Table 1

Characteristics of participants, university hospital, Switzerland 2018 (N=43)

CharacteristicsParticipants (N=42)a n (%)
Age (years), median (range)33.5 (25–64)
Country of birth
Switzerland28 (66.7)
Germany6 (14.3)
Serbia2 (4.8)
Italy1 (2.4)
Other5 (11.9)
Living in Switzerland (years)
<53 (21.4)
5–144 (28.6)
15–242 (14.3)
25–343 (21.4)
≥352 (14.3)
Education level
Vocational training13 (31.0)
Bachelor’s degree24 (57.1)
Master’s degree5 (11.9)
Work years in health sector, median (range)14.5 (4.0–43.0)
Work years as a midwife, median (range)9.2 (0.2–43.0)
Work years at USZb, median (range)9.5 (0.2–37.5)
Workload (% of full time equivalent)
<501 (2.3)
50–7012 (27.9)
80–10030 (69.8)

a Missing values for one participant;

b USZ: University Hospital of Zurich.

Job situation

Midwives indicated caring for a median of three women during one shift. Six midwives (14.3%) stated they sometimes or often needed to work overtime; for the others (n=36, 85.7%), this was rarely or never the case. All the midwives who indicated working overtime rarely, sometimes or often (n=24; 100%) were able to record these extra hours. Almost half of them (n=11; 45.8%) could compensate time during the same or the subsequent month (n=15; 62.5%) and two participants (8.3%) mentioned that overtime was paid (multiple answers allowed). Nearly all midwives (n=37; 97.4%) worked in shifts and most of them (n=29; 78.4%) worked all shifts (early, late and night shift). In a median, participants worked five-night shifts per month (range: 0–6).

Attitude toward telephone debriefing

More than half of the midwives had an open attitude towards the telephone debriefing sessions before their implementation (54.3% absolutely or mostly agreed at t0, Table 2). There were no significant changes between the times of assessment (p=0.349). The proportion of midwives recognizing the telephone debriefing sessions as an additional stress increased slightly without significant difference between t0, t1 and t2 (p=0.469). However, participants acknowledging the project being important for the women decreased significantly between t0 and t2 (p=0.035).

Table 2

Attitude toward telephone debriefing before and after the implementation of the project, university hospital, Switzerland 2018 (N=43)

AttitudesBefore implementation of debriefing sessions (t0) (n=35) n (%)Two months after implementation of debriefing sessions (t1) (n=30) n (%)Seven months after implementation of debriefing sessions (t2) (n=30) n (%)
I have an open attitude towards the telephone debriefing sessions
Absolutely9 (25.7)11 (36.7)10 (33.3)
Mostly10 (28.6)10 (33.3)8 (26.7)
Partly14 (40.0)8 (26.7)11 (36.7)
Not at all2 (5.7)1 (3.3)1 (3.3)
Contacting women at home is an additional stress for me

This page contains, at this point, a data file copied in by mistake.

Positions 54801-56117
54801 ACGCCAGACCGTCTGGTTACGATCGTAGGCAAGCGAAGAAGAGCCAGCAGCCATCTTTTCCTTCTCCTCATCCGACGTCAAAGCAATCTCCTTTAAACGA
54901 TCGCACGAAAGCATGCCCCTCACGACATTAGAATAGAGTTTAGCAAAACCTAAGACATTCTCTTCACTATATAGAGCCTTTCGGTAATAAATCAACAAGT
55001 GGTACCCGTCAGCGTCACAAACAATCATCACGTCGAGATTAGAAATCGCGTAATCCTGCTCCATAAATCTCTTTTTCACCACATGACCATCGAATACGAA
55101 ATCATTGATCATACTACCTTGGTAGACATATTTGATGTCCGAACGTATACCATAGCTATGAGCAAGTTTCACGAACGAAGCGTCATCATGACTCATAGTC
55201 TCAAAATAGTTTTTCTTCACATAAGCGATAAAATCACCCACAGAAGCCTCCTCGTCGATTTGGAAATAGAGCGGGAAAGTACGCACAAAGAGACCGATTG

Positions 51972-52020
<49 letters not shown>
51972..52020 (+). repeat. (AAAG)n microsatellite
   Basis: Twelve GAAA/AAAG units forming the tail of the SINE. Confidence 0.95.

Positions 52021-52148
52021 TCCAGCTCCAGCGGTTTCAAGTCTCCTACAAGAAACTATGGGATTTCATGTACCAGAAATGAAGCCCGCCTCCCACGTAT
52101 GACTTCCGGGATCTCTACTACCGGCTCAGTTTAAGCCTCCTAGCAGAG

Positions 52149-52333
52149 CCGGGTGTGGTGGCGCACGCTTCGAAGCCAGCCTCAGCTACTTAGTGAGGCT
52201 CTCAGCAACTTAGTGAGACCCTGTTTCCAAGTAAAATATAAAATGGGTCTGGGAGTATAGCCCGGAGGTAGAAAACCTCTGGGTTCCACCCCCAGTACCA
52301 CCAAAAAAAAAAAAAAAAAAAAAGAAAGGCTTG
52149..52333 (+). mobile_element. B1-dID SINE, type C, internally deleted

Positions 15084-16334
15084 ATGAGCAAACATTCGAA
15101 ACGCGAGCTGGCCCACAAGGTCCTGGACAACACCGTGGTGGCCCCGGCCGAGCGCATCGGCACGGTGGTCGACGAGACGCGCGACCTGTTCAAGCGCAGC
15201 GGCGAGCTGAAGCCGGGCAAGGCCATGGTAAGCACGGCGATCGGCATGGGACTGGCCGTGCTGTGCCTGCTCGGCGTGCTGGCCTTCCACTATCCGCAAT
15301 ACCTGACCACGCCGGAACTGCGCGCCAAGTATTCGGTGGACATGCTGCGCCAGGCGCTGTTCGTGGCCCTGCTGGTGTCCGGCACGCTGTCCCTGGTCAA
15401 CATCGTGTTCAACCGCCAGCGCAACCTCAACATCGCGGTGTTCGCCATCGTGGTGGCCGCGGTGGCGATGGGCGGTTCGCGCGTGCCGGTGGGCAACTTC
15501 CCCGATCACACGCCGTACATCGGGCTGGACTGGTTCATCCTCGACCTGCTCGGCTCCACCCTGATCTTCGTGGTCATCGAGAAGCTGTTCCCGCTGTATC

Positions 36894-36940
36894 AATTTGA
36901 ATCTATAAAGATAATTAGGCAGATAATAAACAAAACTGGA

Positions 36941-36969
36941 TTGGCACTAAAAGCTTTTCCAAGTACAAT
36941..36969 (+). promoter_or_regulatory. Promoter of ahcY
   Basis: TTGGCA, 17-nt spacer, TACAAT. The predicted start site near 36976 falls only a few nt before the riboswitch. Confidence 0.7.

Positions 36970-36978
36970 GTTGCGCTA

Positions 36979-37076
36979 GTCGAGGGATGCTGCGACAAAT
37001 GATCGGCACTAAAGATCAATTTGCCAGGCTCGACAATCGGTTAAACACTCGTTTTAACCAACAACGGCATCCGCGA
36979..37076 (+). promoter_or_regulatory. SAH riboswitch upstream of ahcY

Absolutely9 (25.7)9 (30.0)8 (26.7)
Mostly8 (22.9)5 (16.7)11 (36.7)
Partly10 (28.6)11 (36.7)7 (23.3)
Not at all8 (22.9)5 (16.7)4 (13.3)
Debriefing sessions with the midwife who attended birth are important for women
Absolutely11 (31.4)5 (16.7)2 (6.7)a*
Mostly15 (42.9)15 (50.0)15 (50.0)
Partly8 (22.9)10 (33.3)13 (43.3)
Not at all1 (2.9)00

a Significant difference between t0 and t2.

* p<0.05.

Development of job satisfaction of midwives

The midwife-specific instrument to assess job satisfaction from Turnbull et al.24 showed a decrease and subsequently increases in the mean of the ‘Professional satisfaction subscale’ between t0, t1 and t2 from 0.77 to 0.66 to 0.81, respectively (Table 3). Regarding the ‘Professional support subscales’, mean scores also first decreased and subsequently increased without reaching the values of t0 (0.63 vs 0.37 vs 0.46). The mean scores of the ‘Client interaction subscale’ in contrast, increased slightly between t0 and t1 and more clearly between t1 and t2 (-0.06 vs -0.03 vs 0.17). Similarly, for the ‘Professional support’ subscales, the means of the ‘Professional development subscale’ first decreased and subsequently increased without reaching the value of t0 (0.72 vs 0.44 vs 0.52).

Table 3

Job satisfactiona before and after the implementation of the project, university hospital, Switzerland 2018 (N=43)

Job satisfaction (Coding: -2 to +2)Before implementation of debriefing sessions (t0) (n=35) mean (SD)Two months after implementation of debriefing sessions (t1) (n=30) mean (SD)Seven months after implementation of debriefing sessions (t2) (n=30) mean (SD)
Professional satisfaction subscale
Generally speaking, I am satisfied with my current role as a midwife1.34 (0.76)1.10 (0.76)1.30 (0.53)
I feel I am in a rutb0.17 (1.27)0.23 (1.14)0.47 (1.01)
I feel frustrated with my current roleb0.91 (0.92)0.73 (0.83)0.97 (0.67)
I have enough opportunities to make decisions about care0.20 (0.93)0.13 (0.78)0.40 (0.77)
I have limited opportunities for professional developmentb0.46 (1.17)0.33 (1.03)0.13 (1.04)
I am confident that I have the skills for my current role1.54 (0.78)1.43 (0.57)1.60 (0.56)
Mean professional satisfaction0.77 (0.59)0.66 (0.56)0.81 (0.43)
Professional support subscale
I have enough time to give women the care they need0.14 (0.94)-0.13 (1.14)0.17 (0.91)
I get professional support from my midwife colleagues1.46 (0.56)1.23 (0.43)1.33 (0.48)
I get enough support from other clinical colleagues (e.g. GPs and obstetricians)0.63 (1.00)0.47 (1.04)0.73 (0.74)
There is not enough time to do my job properlyb0.83 (1.12)0.43 (0.90)0.33 (1.15)
My current role is very stressfulb0.11 (1.02)–0.17 (0.79)-0.27 (0.74)
Mean professional support0.63 (0.55)0.37 (0.50)0.46 (0.52)
Client interaction subscale
My current role allows me to provide women with choice about their care0.29 (0.96)0.20 (0.85)0.43 (0.86)
My current role allows me to plan care with women0.51 (0.85)0.50 (0.86)0.53 (0.78)